p1

p1 is the basis of the presentation. It is the data, the story, the message that the presenter wishes to deliver to the audience. This section covers blog posts that address any part of the construction of p1; taking the “what” of the data and converting it into a “so what” for the particular audience. In particular, this covers audience needs, the value of a single, identifiable message, an elevator pitch, the arc of the story and development of sparklines.

The cornerstone articles on p1 are below but please surf through the links to gain a deeper understanding of why p1 (the story) is the basis of your presentation and must be the starting point in construction.

1.Hysteron proteron – the place to start with a presentation is the message.

2. It is not acceptable or valuable to just talk, you must have a message.

3. The aim and objective of a presentation are not the same thing.

4. The best presentations are planned analog. Shut the laptop and be creative.

5. Consider principally “why” you are presenting, not what to present.

p1 is not a story, but the story.

p1 is the story not a story

Every presentation is made up of three parts; p1 the story, p2 the supportive media and p3 the delivery. p1 is not “a” story, once upon a time or somesuch, p1, “the” story is the data of the piece converted…
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Lessons from The Sensei (4) creativity

creativity lesson

In the 4th of a series of Lessons I learned from a presentation by Garr Reynolds (my Sensei) I’d like to consider creativity in presentations. Delivering a presentation is more than reading a list of facts. Changing the facts into…
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Lessons from The Sensei (3) beginner’s mind

beginner's mind

Do it the way you’ve always done it. You can do that, you’re not good enough. Where is the standard background? Not enough text. Use a pie chart. Make sure you put references at the bottom of the page. Read…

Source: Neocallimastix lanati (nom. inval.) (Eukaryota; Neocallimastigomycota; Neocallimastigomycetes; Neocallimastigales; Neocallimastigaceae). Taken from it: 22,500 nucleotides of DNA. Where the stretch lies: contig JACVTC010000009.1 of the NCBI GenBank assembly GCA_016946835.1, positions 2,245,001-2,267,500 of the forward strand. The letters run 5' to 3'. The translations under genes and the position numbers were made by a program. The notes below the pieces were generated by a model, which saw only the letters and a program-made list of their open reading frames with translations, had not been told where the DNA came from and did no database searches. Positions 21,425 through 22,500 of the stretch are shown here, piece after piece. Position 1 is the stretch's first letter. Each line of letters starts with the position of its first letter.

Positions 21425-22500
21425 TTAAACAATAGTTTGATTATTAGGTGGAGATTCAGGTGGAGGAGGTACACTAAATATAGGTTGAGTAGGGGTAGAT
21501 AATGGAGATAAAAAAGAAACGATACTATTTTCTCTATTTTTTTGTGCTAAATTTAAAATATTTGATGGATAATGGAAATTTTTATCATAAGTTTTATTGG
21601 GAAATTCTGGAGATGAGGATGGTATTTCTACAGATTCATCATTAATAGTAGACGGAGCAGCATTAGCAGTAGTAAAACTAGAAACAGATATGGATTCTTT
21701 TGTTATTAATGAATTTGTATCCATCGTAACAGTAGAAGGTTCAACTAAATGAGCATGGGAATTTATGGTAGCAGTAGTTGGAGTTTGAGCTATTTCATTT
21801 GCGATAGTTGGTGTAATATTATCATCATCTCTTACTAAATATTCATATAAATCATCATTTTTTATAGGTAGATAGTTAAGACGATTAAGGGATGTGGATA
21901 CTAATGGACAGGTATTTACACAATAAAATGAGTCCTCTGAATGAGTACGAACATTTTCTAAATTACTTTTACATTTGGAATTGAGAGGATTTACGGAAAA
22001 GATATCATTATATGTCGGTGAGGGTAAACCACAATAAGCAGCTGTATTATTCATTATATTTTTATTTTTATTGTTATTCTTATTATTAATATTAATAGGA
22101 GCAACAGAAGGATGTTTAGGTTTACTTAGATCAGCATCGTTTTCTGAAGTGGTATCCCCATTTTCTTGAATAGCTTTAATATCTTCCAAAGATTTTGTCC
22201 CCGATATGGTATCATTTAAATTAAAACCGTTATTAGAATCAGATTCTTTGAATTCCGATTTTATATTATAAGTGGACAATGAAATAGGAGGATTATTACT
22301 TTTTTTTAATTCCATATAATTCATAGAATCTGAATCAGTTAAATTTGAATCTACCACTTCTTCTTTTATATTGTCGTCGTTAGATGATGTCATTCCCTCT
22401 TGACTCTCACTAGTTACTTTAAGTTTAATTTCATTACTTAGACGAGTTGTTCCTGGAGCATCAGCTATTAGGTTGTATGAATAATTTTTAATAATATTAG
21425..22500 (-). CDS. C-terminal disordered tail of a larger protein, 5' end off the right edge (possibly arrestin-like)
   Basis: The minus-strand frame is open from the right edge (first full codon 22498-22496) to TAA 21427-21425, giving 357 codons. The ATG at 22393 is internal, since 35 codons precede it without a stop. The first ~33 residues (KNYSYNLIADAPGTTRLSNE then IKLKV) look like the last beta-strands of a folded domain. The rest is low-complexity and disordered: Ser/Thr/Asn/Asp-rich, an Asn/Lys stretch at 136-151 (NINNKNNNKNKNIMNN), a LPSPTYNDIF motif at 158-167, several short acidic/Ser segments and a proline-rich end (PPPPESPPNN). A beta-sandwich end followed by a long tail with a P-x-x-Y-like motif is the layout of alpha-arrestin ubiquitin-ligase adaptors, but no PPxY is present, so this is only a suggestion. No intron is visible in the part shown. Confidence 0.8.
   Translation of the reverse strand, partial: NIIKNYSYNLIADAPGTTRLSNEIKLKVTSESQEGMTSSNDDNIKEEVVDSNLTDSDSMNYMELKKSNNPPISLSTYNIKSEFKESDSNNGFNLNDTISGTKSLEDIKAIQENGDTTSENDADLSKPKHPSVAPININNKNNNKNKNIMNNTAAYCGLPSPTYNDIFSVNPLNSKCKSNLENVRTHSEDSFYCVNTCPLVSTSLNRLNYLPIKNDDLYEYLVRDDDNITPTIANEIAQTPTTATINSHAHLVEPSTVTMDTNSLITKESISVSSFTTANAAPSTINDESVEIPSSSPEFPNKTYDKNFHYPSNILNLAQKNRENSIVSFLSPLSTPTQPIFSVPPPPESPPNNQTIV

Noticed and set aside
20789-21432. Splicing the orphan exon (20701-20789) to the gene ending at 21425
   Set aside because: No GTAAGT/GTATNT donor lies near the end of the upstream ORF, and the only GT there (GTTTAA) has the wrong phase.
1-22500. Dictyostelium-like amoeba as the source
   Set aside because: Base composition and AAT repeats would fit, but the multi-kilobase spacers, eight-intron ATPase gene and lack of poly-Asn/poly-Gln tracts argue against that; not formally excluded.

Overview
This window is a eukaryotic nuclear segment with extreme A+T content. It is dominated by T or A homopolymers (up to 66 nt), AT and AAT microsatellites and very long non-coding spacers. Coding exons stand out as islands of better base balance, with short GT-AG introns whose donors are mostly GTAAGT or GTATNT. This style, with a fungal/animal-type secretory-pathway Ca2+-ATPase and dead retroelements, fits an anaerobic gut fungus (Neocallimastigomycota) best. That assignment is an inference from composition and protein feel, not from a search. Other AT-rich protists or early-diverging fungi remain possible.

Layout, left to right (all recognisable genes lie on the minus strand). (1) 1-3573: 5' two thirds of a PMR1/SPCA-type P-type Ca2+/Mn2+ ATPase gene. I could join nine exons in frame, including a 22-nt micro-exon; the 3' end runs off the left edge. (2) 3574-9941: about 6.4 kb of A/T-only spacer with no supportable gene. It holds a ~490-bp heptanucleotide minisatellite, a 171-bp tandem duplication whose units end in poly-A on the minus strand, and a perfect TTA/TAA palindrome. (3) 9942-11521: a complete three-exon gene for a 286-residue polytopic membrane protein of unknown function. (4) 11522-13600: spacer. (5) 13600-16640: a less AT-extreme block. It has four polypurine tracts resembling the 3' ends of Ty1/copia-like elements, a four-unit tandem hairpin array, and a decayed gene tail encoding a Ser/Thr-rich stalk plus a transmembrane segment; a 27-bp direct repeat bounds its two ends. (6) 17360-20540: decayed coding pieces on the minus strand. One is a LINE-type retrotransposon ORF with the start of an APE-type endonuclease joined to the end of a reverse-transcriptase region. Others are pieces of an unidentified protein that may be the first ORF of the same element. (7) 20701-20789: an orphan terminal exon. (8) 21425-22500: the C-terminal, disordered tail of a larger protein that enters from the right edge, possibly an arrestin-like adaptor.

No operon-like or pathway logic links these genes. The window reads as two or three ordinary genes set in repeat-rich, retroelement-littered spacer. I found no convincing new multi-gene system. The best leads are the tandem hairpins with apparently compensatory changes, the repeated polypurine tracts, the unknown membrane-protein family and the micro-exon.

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Lessons from The Sensei (2) Turn off the computer

turn off the computer

Continuing the series of thoughts I learned from The Sensei on design issues, perhaps the most important is to turn off the computer. The rationale behind this is clear, the results are immediately observable and yet few people will follow…
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Lessons from the Sensei (i) effective visual message

lessons from sensei 1

I was privileged to spend time recently with Garr Reynolds, author of Presentation Zen and really my Sensei (Teacher) in starting my journey in all things presentation. His books are compulsory reading for anyone keen to improve their presentations and…
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Why are you presenting?

The most important question a presenter should address is “Why am I presenting?” The answer has nothing to do with your status, your previous presentations or your knowledge and everything to do with the audience. Recognising this is central to…
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Less is more. Again

less is more

Less is more. “Clean, uncluttered lines” is a design motif that appeals aesthetically. The same should be applied to the story (p1). More words, more facts, more explanation does not make more clarity, rather the converse. The aim should be to deliver…
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It was the best of times, it was the worst of times.

The best books, the best films and the best presentations start with an attention grabber. “Good afternoon Ladies and Gentlemen. A retrospective review of prenatal ultrasound in South East Thames,” is unlikely to do that. If you grab the attention of…
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Acronyms rarely seem effective.

acronyms rarely seem effective

There are many effective and helpful tricks to maximising the impact of a presentation including the use of memes, themes, aliteration, analogy, allegory, rhetoric and repetition. Acronyms are a regularly used device but for them to be effective they must…
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On memes and themes and analogies

on memes and themes

When choosing to using a meme, theme or image in a presentation make sure that it is appropriate and easily understood for your audience. Improving the engagement and memorability of a presentation can be achieved by various tricks not the…
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